It has been an eventual six months for Detroit Tigers relief pitcher Jose Valverde, who had a miserable playoff season, ended his connection to the team, was re-signed to a minor-league contract, and returned to the Tiger lineup Wednesday night. Credit: Rick Osentoski-USA TODAY Sports

Jose Valverde Rescued From Oblivion

Well, this was unlikely. Jose Valverde, who became so contagious during the playoffs in October that no other member of the Detroit Tigers wanted to even sit near him in the bullpen or the dugout lest they catch something that would ruin their careers, was back in a game for the Detroit Tigers Wednesday night.

Valverde set down the Kansas City Royals 1-2-3 in the ninth inning of a Tiger victory. Good for him.

I’m happy for Valverde. The Tigers not only gave up on him temporarily in October, which was understandable the way he was throwing, but that they gave up on him for good rather than try to work with him to fix what went wrong seemed iffy strategy. For all its glamor professional sports can also be cruel.

As recently as 2011, the 6-foot-4, 255-pound Dominican was just about the best reliever in the game with his virtually untouchable 49-save season. Then, before you know it, he was a leper.

Not a single team in Major League baseball even sneezed in Valverde’s direction during the off-season. No one said hello, never mind offered him a contract. Even that old softie Jim Leyland, the Tigers’ manager, was astonished–and a bit saddened–by what was happening to his ex-pitcher.

But Tiger management anointed inexperienced Bruce Rondon as the closer of the future and even though he had a rocky spring training he was the go-to man at the start of the season. I never actually thought this was Leyland’s idea, that it was more like him playing with the cards he was dealt.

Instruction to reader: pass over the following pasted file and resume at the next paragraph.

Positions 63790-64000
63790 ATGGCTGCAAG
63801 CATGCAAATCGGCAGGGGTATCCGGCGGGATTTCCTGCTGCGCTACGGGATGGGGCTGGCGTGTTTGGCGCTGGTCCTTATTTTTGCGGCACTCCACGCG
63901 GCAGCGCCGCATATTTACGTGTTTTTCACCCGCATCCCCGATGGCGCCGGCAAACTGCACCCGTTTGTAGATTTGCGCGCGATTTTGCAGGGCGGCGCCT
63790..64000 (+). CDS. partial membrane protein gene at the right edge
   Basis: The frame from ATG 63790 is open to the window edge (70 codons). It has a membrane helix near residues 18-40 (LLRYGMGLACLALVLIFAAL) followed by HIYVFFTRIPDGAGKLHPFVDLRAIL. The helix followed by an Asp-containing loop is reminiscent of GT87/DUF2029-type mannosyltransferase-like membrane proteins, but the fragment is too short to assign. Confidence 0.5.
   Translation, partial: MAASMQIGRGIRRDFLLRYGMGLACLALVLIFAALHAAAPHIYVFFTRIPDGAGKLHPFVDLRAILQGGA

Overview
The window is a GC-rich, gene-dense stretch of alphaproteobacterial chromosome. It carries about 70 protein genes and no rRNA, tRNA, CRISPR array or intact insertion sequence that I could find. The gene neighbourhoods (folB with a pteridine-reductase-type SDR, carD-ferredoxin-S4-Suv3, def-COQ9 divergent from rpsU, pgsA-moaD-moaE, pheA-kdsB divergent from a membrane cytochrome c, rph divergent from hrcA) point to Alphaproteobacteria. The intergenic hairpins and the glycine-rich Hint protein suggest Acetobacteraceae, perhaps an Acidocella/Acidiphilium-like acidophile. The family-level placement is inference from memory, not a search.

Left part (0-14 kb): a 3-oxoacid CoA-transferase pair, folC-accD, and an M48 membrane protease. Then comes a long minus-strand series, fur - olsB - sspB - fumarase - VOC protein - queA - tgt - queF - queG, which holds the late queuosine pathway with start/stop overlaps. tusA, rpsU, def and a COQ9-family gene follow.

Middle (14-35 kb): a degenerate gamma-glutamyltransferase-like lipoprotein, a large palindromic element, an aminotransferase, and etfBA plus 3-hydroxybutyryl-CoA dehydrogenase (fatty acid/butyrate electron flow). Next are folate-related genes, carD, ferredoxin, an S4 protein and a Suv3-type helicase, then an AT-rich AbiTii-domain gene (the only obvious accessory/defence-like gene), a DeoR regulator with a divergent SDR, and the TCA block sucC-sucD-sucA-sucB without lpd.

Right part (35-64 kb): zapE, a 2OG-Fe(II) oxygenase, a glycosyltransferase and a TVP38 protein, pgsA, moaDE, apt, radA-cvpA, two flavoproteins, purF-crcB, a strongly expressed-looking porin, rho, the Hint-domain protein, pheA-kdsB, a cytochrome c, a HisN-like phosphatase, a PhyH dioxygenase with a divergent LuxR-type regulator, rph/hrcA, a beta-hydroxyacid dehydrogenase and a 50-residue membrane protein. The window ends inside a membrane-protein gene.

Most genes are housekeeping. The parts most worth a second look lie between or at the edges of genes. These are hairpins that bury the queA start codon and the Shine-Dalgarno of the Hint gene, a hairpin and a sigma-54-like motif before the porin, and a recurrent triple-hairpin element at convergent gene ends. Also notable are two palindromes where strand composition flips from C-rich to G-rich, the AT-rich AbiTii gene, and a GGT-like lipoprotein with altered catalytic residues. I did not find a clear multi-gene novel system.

It didn’t take long for it to become obvious the Rondon commitment was a mistake. Rondon was sent to the minors. Meanwhile, the Tigers signed Valverde to a minor-league deal. It only took about three weeks for the Tigers to realize that they had no closer at all on the big-league club. Phil Coke, the set-up man, was handling the job by default, getting battered and losing games as the closer, so that was no solution.

Teams that plan to win pennants, which the Tigers certainly do, must have a reliable closer. History has shown us that you can’t get away with a hole in the lineup in that position come October. A few days ago, admitting a certain kind of defeat, the Tigers brought up both Valverde and Rondon from the minors and sent them to the bullpen together.

The general feeling after October was that Valverde, who was a free agent, would never grace the mound for Detroit again.While he had a body of good, and sometimes great, work on his resume for the Tigers, it was felt that had all been squandered by his playoff meltdown. I thought that was a hasty judgment, but if the Tigers lost faith and believed that their fans would rip Valverde apart, then so be it.

Even if you think that was the right course, Detroit’s major mistake was not adequately replacing Valverde. The American League representative in the World Series needed to trade for or buy a well-regarded closer on the open market for them to be taken seriously in this year’s pennant race. They didn’t do that and hence the April mess they found themselves in.

There would be tremendous irony if Valverde regains his form and becomes a top closer again, helping Detroit to another pennant. Now that he has another chance it’s up to Valverde. He’s gone from dead man walking in this business to potential savior. Yes, baseball, like the world at large, works in mysterious ways.

Tags: Detroit Tigers Jose Valverde

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